From the class of flows that are termed geophysical, there are three that are distinct and these more than illustrate the salient properties that such flows possess when viewed from the basis of perturbations. First, there is stratified flow. In this case there is a mean density variation and it plays a dominant role in the physics because there is a body force due to gravity. At the same time, the fluid velocity, to a large degree of approximation, remains solenoidal and therefore the motion is incompressible. The net result leads to the production of anisotropic waves, known as internal gravity waves, and such motions exist in both the atmosphere and the ocean.
Second, because of the spatial scales involved, motion at many locations of the earth, such as the northern or southern latitudes, are present in an environment where the effects of the earth's rotation cannot be taken as constant. On the contrary, rotation plays a dominant role. Again, this combination of circumstances leads to the generation of waves.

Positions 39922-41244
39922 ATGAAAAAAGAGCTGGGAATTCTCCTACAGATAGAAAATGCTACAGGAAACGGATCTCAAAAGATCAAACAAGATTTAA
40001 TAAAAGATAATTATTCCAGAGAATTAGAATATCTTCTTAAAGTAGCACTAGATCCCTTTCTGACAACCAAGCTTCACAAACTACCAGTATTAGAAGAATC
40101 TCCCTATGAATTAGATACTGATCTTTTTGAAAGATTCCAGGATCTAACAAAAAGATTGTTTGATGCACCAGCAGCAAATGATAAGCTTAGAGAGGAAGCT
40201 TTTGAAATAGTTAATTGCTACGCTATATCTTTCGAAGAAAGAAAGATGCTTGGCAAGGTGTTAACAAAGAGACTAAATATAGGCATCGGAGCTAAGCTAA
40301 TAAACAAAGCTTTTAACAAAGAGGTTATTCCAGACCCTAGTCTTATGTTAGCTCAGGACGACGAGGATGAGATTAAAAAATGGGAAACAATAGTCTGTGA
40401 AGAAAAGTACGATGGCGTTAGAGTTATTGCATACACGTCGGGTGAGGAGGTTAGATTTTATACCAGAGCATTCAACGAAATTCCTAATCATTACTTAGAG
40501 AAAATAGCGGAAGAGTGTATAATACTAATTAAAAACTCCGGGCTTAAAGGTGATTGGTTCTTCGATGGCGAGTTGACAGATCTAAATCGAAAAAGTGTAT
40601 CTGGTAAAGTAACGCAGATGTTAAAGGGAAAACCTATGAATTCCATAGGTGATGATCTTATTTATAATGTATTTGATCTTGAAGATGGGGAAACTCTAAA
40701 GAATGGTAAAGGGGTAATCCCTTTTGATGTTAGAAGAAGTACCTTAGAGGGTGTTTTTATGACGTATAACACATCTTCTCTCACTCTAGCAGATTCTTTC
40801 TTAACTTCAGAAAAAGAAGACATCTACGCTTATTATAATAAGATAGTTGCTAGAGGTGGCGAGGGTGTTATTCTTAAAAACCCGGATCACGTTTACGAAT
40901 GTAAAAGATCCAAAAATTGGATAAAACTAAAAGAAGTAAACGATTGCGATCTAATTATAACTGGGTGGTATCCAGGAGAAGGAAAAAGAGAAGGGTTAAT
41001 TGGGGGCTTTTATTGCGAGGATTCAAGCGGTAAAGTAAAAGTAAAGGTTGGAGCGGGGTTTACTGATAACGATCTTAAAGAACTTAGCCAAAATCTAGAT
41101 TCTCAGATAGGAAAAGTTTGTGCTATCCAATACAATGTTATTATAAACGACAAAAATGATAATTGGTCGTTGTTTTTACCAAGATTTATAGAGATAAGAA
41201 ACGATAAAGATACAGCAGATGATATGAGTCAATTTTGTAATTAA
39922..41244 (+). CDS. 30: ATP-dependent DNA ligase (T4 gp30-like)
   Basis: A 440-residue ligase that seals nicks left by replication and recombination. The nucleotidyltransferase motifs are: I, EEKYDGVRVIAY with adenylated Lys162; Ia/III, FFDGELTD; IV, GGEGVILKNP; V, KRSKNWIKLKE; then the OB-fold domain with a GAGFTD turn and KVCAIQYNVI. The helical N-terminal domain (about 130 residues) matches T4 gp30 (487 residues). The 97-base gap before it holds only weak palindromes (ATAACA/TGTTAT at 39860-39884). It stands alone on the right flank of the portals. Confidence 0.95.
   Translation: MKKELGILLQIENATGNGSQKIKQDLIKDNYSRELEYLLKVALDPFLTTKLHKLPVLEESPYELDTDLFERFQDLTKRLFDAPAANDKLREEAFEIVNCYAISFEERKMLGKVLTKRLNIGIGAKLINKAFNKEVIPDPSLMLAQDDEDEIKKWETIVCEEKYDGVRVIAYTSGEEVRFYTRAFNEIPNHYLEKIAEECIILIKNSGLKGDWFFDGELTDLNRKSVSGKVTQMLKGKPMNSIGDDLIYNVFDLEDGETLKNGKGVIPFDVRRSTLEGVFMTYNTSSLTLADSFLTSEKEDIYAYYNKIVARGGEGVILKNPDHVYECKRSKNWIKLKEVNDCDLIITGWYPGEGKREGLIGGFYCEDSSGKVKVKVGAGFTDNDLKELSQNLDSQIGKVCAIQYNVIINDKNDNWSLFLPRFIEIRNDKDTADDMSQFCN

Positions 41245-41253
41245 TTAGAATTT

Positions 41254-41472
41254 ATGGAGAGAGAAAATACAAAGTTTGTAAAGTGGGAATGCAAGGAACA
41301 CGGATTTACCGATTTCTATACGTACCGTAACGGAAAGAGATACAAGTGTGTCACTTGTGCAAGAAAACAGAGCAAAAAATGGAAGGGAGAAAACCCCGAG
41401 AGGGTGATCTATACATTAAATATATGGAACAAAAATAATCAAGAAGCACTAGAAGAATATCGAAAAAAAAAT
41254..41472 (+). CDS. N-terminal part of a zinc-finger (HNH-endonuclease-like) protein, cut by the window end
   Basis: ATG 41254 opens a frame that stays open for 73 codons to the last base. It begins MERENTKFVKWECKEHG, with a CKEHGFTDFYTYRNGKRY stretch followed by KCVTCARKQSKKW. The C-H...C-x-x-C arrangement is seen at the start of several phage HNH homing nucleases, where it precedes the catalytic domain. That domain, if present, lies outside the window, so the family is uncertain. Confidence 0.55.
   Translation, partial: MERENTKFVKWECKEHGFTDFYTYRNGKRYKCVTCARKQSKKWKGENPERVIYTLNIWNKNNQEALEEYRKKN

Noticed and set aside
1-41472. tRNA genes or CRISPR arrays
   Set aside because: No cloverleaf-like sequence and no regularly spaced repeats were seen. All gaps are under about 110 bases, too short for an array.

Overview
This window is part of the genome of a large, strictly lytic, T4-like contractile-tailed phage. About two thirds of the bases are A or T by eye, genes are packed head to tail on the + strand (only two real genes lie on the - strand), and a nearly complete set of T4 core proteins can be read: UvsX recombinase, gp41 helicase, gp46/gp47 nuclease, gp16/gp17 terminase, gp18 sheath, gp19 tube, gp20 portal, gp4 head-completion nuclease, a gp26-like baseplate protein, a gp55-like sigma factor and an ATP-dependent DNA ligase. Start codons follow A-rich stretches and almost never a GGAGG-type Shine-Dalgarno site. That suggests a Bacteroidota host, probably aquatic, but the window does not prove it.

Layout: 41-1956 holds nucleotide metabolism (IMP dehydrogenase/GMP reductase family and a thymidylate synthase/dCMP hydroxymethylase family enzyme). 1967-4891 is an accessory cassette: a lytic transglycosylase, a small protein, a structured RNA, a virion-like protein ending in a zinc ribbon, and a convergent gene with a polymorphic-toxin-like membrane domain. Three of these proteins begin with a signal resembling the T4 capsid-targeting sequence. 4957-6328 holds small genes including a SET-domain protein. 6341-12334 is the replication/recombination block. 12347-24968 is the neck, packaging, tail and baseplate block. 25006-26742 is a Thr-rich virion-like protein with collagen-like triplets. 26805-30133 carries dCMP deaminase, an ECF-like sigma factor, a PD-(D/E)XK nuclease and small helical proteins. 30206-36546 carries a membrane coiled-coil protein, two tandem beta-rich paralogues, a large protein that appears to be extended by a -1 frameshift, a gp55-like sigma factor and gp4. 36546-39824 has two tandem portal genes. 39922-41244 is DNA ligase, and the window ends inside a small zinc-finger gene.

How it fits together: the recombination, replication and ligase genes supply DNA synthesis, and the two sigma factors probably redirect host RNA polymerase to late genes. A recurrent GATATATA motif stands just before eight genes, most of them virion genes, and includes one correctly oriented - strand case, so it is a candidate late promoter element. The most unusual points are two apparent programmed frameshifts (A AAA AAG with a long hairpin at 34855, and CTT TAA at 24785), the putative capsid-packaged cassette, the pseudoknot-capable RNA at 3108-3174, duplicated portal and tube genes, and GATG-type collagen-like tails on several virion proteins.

Viscous effects can be neglected in the analysis for both the stratified flow and the problem with rotation but the presence of a mean shear in either flow – as we have already seen so often – does lead to important consequences for the dynamics when determining the stability of the system.
Third, there is the modeled geophysical boundary layer where the rotation is present but taken as constant and the surface is flat.